The city hall building is the site of some of San Francisco's finest moments. In 1954 Marilyn Monroe and Joe DiMaggio were married here. In the early 21st Century, over 100 same-sex couples were married by Mayor Gavin Newsom in the foyer. The Renaissance architecture rivals some of the country's most historical structures. Two Parisian architects designed and constructed the building from 1913-1915, and the dome is based on the one crowning St. Peter's Basilica in Rome. Visitors can pick up brochures and take a self-guided tour between 8a-5p, Monday through Friday. A small store, open during normal business hours, sells traditional San Francisco souvenirs including T-shirts, posters and postcards.
The United Nations Plaza of San Francisco can be found between Hyde Street and Market Street, and is the main access point for the historic Civic Center Buildings. Lined with columns that list the various countries that form a part of the United Nations and with floors that have been inscribed with the philosophies enshrined within the UN charter, the UN Plaza is a lovely memorial to the signing of the charter at the War Memorial Opera House in 1945. Today, the Plaza is best known as the location for the Heart of the City Farmers Market that is held here every Wednesday and Sunday. During lunch hours on Tuesdays and Thursdays, the Plaza once more comes to life when the Off the Grid food trucks offer up a variety of gourmet and exotic dishes. The Plaza also hosts a variety of craft markets, with stalls selling wares that are as diverse as the countries represented by the UN. Although the Plaza itself is a lovely sight, it is best to visit during market hours, as it remains rather secluded at all other times.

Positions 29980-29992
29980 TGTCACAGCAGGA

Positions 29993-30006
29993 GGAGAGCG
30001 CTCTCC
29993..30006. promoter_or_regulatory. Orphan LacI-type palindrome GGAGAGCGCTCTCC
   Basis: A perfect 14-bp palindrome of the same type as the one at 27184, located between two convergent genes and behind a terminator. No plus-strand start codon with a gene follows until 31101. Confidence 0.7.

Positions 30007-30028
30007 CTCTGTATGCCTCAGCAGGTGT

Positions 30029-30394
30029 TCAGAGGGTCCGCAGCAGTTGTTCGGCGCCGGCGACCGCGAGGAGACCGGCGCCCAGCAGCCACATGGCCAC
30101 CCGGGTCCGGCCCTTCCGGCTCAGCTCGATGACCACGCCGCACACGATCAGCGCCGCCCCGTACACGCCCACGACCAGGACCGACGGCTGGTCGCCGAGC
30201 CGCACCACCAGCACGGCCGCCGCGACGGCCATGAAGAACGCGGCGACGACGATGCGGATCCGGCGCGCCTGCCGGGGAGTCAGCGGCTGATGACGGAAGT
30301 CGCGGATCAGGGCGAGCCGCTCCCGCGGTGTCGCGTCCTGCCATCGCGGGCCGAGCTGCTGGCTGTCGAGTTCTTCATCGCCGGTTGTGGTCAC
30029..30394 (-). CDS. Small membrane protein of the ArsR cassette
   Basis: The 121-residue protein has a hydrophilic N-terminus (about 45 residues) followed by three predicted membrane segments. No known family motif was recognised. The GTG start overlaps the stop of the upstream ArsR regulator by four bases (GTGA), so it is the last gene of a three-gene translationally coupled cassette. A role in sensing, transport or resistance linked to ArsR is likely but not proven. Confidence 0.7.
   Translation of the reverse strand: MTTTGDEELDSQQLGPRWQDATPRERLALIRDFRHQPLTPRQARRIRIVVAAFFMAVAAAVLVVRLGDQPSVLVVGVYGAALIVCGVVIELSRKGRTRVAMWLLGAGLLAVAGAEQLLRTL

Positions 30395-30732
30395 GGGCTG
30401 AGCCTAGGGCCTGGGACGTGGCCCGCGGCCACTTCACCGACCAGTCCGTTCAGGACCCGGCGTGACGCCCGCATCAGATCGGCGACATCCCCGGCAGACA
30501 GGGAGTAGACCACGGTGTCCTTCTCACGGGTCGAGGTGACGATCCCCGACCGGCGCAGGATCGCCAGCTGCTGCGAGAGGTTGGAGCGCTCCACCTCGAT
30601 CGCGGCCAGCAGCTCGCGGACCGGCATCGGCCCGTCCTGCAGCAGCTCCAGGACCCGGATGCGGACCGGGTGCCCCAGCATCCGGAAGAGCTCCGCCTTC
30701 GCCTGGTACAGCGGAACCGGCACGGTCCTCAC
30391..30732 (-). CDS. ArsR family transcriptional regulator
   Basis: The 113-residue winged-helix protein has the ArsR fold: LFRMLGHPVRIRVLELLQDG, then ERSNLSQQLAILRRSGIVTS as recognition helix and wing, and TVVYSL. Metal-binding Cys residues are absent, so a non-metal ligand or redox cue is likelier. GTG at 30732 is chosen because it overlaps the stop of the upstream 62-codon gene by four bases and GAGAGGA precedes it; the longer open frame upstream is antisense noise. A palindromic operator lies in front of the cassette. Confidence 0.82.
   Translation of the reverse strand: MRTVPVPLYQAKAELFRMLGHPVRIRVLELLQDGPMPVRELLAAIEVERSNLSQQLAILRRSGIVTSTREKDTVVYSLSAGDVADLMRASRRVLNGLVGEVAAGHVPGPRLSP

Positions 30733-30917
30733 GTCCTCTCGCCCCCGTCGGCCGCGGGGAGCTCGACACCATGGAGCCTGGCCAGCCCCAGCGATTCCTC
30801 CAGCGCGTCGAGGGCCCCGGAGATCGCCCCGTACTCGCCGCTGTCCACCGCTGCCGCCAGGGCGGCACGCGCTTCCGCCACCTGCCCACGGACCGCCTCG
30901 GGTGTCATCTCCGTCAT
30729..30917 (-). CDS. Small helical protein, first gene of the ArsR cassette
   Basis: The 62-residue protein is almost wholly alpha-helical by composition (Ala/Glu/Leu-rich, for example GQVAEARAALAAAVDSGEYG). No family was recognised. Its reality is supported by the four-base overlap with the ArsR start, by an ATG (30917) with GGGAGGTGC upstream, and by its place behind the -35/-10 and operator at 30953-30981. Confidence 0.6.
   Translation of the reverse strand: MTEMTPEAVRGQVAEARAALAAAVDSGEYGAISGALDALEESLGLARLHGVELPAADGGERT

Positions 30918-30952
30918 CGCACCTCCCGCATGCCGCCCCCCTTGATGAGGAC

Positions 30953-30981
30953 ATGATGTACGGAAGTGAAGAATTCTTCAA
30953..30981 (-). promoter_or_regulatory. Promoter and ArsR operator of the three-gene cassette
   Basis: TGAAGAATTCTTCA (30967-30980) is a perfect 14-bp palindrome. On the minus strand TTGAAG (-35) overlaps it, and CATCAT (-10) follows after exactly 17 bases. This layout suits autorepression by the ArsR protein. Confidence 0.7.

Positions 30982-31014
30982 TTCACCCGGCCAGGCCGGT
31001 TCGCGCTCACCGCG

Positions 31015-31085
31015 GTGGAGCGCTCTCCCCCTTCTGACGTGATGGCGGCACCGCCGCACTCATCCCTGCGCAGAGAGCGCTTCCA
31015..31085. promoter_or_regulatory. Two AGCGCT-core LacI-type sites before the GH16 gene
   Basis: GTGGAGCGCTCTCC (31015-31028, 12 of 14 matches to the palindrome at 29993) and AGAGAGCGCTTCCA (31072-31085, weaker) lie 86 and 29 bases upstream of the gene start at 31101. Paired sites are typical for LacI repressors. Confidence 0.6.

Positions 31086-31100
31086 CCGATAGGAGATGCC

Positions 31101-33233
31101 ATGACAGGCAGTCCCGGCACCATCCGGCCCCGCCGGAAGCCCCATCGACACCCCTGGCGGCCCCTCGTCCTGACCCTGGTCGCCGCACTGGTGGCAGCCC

This imposing Moorish Revival structure was a United States National Guard armory and arsenal from 1914 to 1976. The San Francisco Armory, though listed in the National Register of Historic Places was left unused for three decades before it was renovated to its former glory in 2007. Since then this majestic building is a veritable events hub in the city. Comprising of spaces like the Drill Court, General's Quarters, Studios and Armory Club, this state-of-the-art beautiful facility hosts concerts, galas, corporate events, dance parties, movie screenings and film shoots.